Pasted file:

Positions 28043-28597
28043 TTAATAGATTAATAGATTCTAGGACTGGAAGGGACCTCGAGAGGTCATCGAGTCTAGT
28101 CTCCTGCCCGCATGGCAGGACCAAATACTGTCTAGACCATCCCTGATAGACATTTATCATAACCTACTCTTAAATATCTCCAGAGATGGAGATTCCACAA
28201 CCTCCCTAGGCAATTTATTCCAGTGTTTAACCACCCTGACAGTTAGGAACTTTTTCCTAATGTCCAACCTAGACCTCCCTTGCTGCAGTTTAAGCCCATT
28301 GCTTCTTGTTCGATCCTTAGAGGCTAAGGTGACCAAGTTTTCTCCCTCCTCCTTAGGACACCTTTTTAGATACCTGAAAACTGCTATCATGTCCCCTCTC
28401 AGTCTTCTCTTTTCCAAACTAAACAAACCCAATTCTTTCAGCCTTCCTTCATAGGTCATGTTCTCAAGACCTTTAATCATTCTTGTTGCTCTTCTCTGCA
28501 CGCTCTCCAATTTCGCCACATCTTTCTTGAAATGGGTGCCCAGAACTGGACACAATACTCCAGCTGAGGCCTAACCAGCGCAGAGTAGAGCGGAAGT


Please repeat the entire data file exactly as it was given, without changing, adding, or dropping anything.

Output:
Positions 28043-28597
28043 TTAATAGATTAATAGATTCTAGGACTGGAAGGGACCTCGAGAGGTCATCGAGTCTAGT
28101 CTCCTGCCCGCATGGCAGGACCAAATACTGTCTAGACCATCCCTGATAGACATTTATCATAACCTACTCTTAAATATCTCCAGAGATGGAGATTCCACAA
28201 CCTCCCTAGGCAATTTATTCCAGTGTTTAACCACCCTGACAGTTAGGAACTTTTTCCTAATGTCCAACCTAGACCTCCCTTGCTGCAGTTTAAGCCCATT
28301 GCTTCTTGTTCGATCCTTAGAGGCTAAGGTGACCAAGTTTTCTCCCTCCTCCTTAGGACACCTTTTTAGATACCTGAAAACTGCTATCATGTCCCCTCTC
28401 AGTCTTCTCTTTTCCAAACTAAACAAACCCAATTCTTTCAGCCTTCCTTCATAGGTCATGTTCTCAAGACCTTTAATCATTCTTGTTGCTCTTCTCTGCA
28501 CGCTCTCCAATTTCGCCACATCTTTCTTGAAATGGGTGCCCAGAACTGGACACAATACTCCAGCTGAGGCCTAACCAGCGCAGAGTAGAGCGGAAGT